The Healing Power of Dance

Whoever says dance can’t be used to tackle heavy subject matter hasn’t seen the work of Rebecca Davis, a Philadelphia-based dancemaker and head of The Rebecca Davis Dance Company. This month, she’ll premiere 1994 in Philadelphia, a dance-theater piece created with 10 area teenagers.

 

The work is the creative outcome of a month-long trip she took to Kigali, Rwanda, last summer. While there, she researched the 1994 genocide that claimed the lives of more than half a million people in less than 100 days. (Today, 42 percent of the population is under the age of 14.) “I was so impressed with how the kids and adults who survived are able to live in that environment and bring optimism to the reconstruction of their country,” Rebecca says.
    

 

She also collaborated with Rwandan choreographers, teaching them ballet while they taught her Rwandan dance, and worked with street orphans whose
parents had been massacred or died from the AIDS epidemic.
    

 

“What I experienced as an American was juxtaposition,” she says. “In the morning I would visit a memorial and see the devastating sources of remembrance and pain. Then I’d go teach these young children dance they’ve never seen before—after I’d seen exactly why these kids don’t have parents. It made the experience very powerful.”

 

Now back in the States, while creating 1994 in Philadelphia, Rebecca will share her experiences with Philadelphia teens, giving them a chance to learn what life is like for their Rwandan contemporaries. “A large component is helping kids here understand what their peers are doing halfway across the world—to make them develop a sense of the hardships and the accomplishments of kids who are faced with difficult circumstances,” says Rebecca.
    

 

It’s a weighty subject that must be handled delicately, but Rebecca is quick to point out that dance’s power to heal outweighs any creative or academic challenges. “From a personal perspective, having an opportunity to go and see firsthand how dance is used to overcome one of the worst atrocities reaffirmed to me as a choreographer the importance of dance,” she says. For more, visit
rebeccadavisdance.com.
                        —Kristin Lewis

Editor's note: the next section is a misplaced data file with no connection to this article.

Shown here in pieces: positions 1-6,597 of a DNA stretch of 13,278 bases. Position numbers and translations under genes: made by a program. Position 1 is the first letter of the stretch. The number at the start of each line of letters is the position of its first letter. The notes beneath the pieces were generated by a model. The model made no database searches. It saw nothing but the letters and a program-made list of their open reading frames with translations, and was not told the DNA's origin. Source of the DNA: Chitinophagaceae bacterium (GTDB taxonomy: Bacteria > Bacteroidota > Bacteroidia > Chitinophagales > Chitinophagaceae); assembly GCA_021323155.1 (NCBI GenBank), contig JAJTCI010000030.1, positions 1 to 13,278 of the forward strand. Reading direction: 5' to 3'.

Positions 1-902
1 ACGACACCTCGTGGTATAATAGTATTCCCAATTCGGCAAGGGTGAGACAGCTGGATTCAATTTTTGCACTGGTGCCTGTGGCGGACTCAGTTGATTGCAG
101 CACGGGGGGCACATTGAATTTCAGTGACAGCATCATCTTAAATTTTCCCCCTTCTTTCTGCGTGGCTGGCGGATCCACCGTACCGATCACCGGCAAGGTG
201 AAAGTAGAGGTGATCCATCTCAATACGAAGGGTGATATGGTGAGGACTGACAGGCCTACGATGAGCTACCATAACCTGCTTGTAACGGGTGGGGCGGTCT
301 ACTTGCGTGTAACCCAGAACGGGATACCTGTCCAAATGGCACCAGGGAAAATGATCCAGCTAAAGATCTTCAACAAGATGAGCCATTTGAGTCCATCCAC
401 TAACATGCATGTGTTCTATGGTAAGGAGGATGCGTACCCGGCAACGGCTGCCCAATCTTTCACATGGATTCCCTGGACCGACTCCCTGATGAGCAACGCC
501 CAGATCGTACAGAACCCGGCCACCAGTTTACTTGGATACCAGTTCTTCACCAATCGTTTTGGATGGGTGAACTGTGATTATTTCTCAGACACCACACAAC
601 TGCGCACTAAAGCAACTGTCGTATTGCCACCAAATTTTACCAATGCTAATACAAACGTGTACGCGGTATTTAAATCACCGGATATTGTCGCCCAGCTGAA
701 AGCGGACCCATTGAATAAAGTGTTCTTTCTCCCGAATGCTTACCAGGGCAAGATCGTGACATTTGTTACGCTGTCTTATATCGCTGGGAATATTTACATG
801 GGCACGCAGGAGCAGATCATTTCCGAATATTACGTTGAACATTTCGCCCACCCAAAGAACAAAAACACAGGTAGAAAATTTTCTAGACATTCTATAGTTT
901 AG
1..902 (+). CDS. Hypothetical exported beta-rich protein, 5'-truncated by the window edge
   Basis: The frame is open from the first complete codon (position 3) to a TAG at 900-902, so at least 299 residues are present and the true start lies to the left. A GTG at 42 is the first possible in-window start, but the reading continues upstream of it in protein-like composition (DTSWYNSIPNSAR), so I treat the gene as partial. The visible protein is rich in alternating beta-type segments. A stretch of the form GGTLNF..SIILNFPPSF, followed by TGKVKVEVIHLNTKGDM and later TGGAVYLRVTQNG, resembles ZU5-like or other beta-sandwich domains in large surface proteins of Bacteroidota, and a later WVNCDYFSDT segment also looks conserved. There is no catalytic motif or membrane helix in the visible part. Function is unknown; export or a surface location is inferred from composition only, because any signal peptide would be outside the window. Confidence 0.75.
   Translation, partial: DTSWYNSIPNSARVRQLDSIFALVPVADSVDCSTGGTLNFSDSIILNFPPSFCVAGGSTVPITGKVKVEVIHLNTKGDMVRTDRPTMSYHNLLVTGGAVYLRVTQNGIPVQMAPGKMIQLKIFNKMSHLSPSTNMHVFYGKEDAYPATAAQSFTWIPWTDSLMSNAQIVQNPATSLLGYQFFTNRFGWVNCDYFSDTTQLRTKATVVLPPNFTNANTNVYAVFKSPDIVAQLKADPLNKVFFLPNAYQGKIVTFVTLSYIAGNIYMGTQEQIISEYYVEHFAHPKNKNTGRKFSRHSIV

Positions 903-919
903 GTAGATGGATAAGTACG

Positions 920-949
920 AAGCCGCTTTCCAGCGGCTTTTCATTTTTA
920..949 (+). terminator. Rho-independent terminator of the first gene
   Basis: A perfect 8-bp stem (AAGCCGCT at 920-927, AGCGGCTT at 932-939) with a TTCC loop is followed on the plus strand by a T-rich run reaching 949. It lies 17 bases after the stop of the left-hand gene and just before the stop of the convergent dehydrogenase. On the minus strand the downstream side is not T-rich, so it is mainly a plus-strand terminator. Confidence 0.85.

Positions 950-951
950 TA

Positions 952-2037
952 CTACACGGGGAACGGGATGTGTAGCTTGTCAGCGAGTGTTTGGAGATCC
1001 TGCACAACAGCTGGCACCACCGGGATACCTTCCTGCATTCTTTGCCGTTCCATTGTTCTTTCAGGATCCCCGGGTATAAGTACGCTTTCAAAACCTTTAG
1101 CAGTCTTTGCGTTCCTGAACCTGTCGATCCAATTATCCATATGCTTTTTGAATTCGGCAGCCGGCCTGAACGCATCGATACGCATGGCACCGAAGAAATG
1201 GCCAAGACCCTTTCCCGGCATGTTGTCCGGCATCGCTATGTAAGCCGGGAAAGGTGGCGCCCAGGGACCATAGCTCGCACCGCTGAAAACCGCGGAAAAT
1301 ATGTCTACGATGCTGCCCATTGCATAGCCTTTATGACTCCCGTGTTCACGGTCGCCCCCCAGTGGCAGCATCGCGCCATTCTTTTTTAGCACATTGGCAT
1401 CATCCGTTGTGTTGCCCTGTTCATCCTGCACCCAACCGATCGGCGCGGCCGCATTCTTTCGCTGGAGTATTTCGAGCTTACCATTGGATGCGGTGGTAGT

Latest Posts


Photo by Jayme Thornton

How Paloma Garcia-Lee Manifested Her Dream Role, in Steven Spielberg’s "West Side Story"

On a rainy day in November 2018, Paloma Garcia-Lee got a call from her agent that brought her to her knees outside her New York City apartment: She was going to play Graziella in Steven Spielberg's West Side Story.

The call came after a lengthy audition process with Spielberg in the room, and the role, originated by Wilma Curley on Broadway in 1957 and later portrayed by Gina Trikonis in the 1961 film, was her biggest dream. In fact, it's something Garcia-Lee says she manifested from the day plans for the movie were announced in January 2018. "I wrote in my journal: 'I am playing Graziella in Steven Spielberg's West Side Story.'"

Keep Reading SHOW LESS
Photo by @mediabyZ

Am I Less Committed to Dance Because I Have Other Passions? (Spoiler Alert: NO!)

Let's face it—dance is HARD, and in order to achieve your goals, you need to be committed to your training. "Still, there's a fine line between being committed and being consumed." Dancers can, and should, have interests outside of the studio.

Not convinced? We talked with dance psychologist Dr. Lucie Clements and two multifaceted dancers, Kristen Harlow (a musical theater dancer pursuing a career in NYC and Kentucky) and Kallie Takahashi (a dancer in her final year at New York University's Tisch School of the Arts), and got the inside scoop on how having hobbies outside of dance can inform your artistry, expand your range and help prevent burnout.

Keep Reading SHOW LESS
Photo by Jamayla Burse

Catching Up With Christian Burse, Comp Kid Turned Complexions Rising Star

With her nearly limitless facility, well-timed dynamics and incredible control, Christian Burse's future as a dancer was guaranteed to be bright. A student at the renowned Booker T. Washington High School for the Performing and Visual Arts in Dallas, TX, and at Dance Industry Performing Arts Center in Plano, TX, Burse has consistently made waves: She won first runner-up for Teen Outstanding Dancer at New York City Dance Alliance Nationals in 2019, received a grant for summer study at Juilliard from the Texas Young Masters program in 2020, and was named a YoungArts finalist for dance in 2021.

So, it wasn't all that surprising when Burse announced that, at just 17 years old, she would be joining Complexions Contemporary Ballet as an apprentice for the company's 2021–22 season.

Dance Spirit caught up with Burse to hear all about her first season with Complexions ahead of the contemporary ballet company's run at the Joyce Theater in NYC this month.

Keep Reading SHOW LESS

Editors' Picks

contest
Enter the Cover Model Search